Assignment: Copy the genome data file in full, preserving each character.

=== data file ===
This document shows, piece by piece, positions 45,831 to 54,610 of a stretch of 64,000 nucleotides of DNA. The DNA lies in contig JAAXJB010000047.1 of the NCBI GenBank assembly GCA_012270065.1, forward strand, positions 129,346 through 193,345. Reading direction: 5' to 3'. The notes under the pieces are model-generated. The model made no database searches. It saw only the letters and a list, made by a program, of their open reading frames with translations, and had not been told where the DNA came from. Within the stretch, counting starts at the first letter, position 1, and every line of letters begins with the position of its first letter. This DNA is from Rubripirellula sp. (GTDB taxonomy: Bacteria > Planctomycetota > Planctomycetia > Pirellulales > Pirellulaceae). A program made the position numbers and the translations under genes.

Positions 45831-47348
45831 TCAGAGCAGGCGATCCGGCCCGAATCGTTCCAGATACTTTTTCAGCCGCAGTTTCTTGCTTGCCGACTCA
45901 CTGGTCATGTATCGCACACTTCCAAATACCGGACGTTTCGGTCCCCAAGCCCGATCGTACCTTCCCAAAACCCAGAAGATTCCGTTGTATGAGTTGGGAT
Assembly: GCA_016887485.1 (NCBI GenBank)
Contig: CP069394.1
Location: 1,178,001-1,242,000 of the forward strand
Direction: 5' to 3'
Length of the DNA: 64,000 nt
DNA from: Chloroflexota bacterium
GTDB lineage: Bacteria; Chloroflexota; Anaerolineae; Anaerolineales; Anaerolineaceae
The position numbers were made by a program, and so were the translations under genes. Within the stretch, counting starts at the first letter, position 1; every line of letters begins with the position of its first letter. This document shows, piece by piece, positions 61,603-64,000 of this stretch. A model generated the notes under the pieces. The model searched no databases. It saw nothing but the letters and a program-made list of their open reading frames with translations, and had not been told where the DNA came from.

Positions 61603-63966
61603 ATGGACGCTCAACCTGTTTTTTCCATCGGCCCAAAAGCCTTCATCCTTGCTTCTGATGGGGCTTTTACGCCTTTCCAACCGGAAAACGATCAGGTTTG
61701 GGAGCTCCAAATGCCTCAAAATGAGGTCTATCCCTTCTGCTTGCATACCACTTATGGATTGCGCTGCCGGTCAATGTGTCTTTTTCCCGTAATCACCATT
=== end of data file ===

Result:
This document shows, piece by piece, positions 45,831 to 54,610 of a stretch of 64,000 nucleotides of DNA. The DNA lies in contig JAAXJB010000047.1 of the NCBI GenBank assembly GCA_012270065.1, forward strand, positions 129,346 through 193,345. Reading direction: 5' to 3'. The notes under the pieces are model-generated. The model made no database searches. It saw only the letters and a list, made by a program, of their open reading frames with translations, and had not been told where the DNA came from. Within the stretch, counting starts at the first letter, position 1, and every line of letters begins with the position of its first letter. This DNA is from Rubripirellula sp. (GTDB taxonomy: Bacteria > Planctomycetota > Planctomycetia > Pirellulales > Pirellulaceae). A program made the position numbers and the translations under genes.

Positions 45831-47348
45831 TCAGAGCAGGCGATCCGGCCCGAATCGTTCCAGATACTTTTTCAGCCGCAGTTTCTTGCTTGCCGACTCA
45901 CTGGTCATGTATCGCACACTTCCAAATACCGGACGTTTCGGTCCCCAAGCCCGATCGTACCTTCCCAAAACCCAGAAGATTCCGTTGTATGAGTTGGGAT
Assembly: GCA_016887485.1 (NCBI GenBank)
Contig: CP069394.1
Location: 1,178,001-1,242,000 of the forward strand
Direction: 5' to 3'
Length of the DNA: 64,000 nt
DNA from: Chloroflexota bacterium
GTDB lineage: Bacteria; Chloroflexota; Anaerolineae; Anaerolineales; Anaerolineaceae
The position numbers were made by a program, and so were the translations under genes. Within the stretch, counting starts at the first letter, position 1; every line of letters begins with the position of its first letter. This document shows, piece by piece, positions 61,603-64,000 of this stretch. A model generated the notes under the pieces. The model searched no databases. It saw nothing but the letters and a program-made list of their open reading frames with translations, and had not been told where the DNA came from.

Positions 61603-63966
61603 ATGGACGCTCAACCTGTTTTTTCCATCGGCCCAAAAGCCTTCATCCTTGCTTCTGATGGGGCTTTTACGCCTTTCCAACCGGAAAACGATCAGGTTTG
61701 GGAGCTCCAAATGCCTCAAAATGAGGTCTATCCCTTCTGCTTGCATACCACTTATGGATTGCGCTGCCGGTCAATGTGTCTTTTTCCCGTAATCACCATT